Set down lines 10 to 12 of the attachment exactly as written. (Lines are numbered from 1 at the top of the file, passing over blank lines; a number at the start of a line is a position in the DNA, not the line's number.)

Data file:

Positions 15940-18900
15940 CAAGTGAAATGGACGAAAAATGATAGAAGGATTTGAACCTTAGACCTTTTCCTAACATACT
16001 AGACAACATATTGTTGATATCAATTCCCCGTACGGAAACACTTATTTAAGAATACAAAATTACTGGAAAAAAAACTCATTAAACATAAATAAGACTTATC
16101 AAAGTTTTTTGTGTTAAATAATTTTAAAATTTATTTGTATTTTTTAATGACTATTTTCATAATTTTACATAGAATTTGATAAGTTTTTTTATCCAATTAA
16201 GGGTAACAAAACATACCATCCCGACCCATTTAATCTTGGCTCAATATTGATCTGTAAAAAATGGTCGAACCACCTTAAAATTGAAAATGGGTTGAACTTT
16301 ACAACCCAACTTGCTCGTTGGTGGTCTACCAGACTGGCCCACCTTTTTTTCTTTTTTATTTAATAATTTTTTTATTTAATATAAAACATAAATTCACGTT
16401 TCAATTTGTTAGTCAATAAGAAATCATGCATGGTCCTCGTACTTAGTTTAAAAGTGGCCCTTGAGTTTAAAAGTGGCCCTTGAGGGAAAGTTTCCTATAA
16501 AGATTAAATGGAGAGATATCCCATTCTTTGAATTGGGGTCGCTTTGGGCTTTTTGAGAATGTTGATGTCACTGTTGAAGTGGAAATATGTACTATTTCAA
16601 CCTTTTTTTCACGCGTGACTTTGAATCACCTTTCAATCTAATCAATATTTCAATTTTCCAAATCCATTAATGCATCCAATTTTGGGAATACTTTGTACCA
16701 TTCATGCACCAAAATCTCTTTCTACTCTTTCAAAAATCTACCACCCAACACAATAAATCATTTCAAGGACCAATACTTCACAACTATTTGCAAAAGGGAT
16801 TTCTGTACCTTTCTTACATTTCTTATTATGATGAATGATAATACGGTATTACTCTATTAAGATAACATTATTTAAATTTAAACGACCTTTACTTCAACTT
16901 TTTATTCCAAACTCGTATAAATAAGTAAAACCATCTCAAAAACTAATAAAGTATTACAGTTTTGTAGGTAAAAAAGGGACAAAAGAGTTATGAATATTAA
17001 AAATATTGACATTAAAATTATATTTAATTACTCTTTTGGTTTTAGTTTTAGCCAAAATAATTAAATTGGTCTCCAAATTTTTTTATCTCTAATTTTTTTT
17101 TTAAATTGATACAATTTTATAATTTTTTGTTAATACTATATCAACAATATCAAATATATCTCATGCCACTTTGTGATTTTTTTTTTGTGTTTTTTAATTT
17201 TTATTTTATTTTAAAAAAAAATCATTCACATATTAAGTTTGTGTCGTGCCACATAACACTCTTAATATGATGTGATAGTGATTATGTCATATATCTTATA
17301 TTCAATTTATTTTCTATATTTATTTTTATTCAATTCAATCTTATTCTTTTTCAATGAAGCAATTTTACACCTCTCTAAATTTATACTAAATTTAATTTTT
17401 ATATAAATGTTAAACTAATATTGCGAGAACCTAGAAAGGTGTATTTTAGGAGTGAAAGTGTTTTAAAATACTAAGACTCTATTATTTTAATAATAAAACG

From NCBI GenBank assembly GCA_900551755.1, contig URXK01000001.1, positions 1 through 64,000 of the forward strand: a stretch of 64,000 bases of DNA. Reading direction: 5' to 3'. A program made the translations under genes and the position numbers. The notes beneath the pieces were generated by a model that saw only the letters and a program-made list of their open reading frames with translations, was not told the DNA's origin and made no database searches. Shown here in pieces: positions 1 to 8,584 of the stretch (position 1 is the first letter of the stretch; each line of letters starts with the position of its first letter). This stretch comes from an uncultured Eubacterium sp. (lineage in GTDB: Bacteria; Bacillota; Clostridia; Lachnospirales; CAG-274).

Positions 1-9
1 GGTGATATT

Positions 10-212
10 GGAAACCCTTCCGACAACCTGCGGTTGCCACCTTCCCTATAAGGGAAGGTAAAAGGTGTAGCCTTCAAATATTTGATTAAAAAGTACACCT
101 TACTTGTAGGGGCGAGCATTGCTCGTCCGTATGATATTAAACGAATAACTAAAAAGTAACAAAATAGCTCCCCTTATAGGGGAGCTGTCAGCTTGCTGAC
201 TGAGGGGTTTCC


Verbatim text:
16701 TTCATGCACCAAAATCTCTTTCTACTCTTTCAAAAATCTACCACCCAACACAATAAATCATTTCAAGGACCAATACTTCACAACTATTTGCAAAAGGGAT
16801 TTCTGTACCTTTCTTACATTTCTTATTATGATGAATGATAATACGGTATTACTCTATTAAGATAACATTATTTAAATTTAAACGACCTTTACTTCAACTT
16901 TTTATTCCAAACTCGTATAAATAAGTAAAACCATCTCAAAAACTAATAAAGTATTACAGTTTTGTAGGTAAAAAAGGGACAAAAGAGTTATGAATATTAA